Burroway Notes 1 & 2.pdf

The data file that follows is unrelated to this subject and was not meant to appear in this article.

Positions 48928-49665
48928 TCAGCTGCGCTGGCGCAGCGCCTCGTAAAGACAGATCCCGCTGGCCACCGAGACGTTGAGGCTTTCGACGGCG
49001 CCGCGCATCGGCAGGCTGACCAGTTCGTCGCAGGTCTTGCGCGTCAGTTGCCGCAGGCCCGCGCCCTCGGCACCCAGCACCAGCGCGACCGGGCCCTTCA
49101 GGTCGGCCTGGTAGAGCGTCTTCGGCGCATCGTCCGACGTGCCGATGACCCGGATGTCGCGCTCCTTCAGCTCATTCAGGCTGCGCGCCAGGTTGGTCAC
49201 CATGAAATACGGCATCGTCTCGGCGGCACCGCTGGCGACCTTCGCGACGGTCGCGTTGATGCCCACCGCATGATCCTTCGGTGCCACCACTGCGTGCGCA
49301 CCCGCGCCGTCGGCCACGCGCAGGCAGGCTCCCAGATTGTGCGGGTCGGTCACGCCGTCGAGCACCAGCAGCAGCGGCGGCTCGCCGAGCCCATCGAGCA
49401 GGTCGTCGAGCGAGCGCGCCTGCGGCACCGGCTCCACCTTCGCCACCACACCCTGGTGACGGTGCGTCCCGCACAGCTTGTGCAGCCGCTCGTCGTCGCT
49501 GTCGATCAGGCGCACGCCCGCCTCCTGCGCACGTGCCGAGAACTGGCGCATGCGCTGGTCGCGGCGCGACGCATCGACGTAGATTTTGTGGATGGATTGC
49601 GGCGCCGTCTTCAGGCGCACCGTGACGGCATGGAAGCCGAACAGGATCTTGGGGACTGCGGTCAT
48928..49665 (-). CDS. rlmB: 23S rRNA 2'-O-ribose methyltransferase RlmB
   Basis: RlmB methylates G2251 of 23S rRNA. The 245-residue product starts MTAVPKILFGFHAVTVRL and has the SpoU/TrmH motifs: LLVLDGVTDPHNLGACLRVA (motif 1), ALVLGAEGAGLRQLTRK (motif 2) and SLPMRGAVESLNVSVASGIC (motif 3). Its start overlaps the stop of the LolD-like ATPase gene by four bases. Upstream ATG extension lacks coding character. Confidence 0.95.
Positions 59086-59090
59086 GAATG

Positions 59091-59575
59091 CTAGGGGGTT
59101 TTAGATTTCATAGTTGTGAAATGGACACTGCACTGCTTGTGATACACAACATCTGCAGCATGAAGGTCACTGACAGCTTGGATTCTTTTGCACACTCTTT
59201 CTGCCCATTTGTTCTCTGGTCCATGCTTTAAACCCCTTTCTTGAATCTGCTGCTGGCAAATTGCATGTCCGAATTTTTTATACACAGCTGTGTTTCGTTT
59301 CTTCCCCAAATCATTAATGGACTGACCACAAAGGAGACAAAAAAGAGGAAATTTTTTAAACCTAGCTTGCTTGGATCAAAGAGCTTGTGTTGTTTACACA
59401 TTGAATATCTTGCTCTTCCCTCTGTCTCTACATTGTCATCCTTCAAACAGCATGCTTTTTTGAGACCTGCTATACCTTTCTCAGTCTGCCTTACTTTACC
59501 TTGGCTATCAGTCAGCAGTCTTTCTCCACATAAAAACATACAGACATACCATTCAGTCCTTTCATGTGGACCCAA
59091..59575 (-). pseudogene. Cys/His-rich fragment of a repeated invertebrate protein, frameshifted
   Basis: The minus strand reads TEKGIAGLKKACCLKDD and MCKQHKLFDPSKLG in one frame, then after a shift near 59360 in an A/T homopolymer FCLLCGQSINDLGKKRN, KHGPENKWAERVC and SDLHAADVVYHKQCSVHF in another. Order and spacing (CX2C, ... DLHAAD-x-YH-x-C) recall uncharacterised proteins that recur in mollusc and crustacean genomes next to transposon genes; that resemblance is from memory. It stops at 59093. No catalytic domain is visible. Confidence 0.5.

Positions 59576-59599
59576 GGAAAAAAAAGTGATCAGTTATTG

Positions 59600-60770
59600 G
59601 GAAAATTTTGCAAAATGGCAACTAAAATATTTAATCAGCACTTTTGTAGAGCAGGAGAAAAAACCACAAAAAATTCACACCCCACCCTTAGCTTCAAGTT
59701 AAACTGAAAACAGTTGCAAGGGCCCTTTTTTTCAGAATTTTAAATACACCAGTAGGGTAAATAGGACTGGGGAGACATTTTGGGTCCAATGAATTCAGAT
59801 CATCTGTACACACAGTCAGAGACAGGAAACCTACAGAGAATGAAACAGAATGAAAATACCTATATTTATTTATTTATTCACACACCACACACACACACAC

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Companion Notes For Burroway Ch. 1 & 2. The purpose of ... As Janet Burroway tells us, this means that just because something “really happened” doesn't ...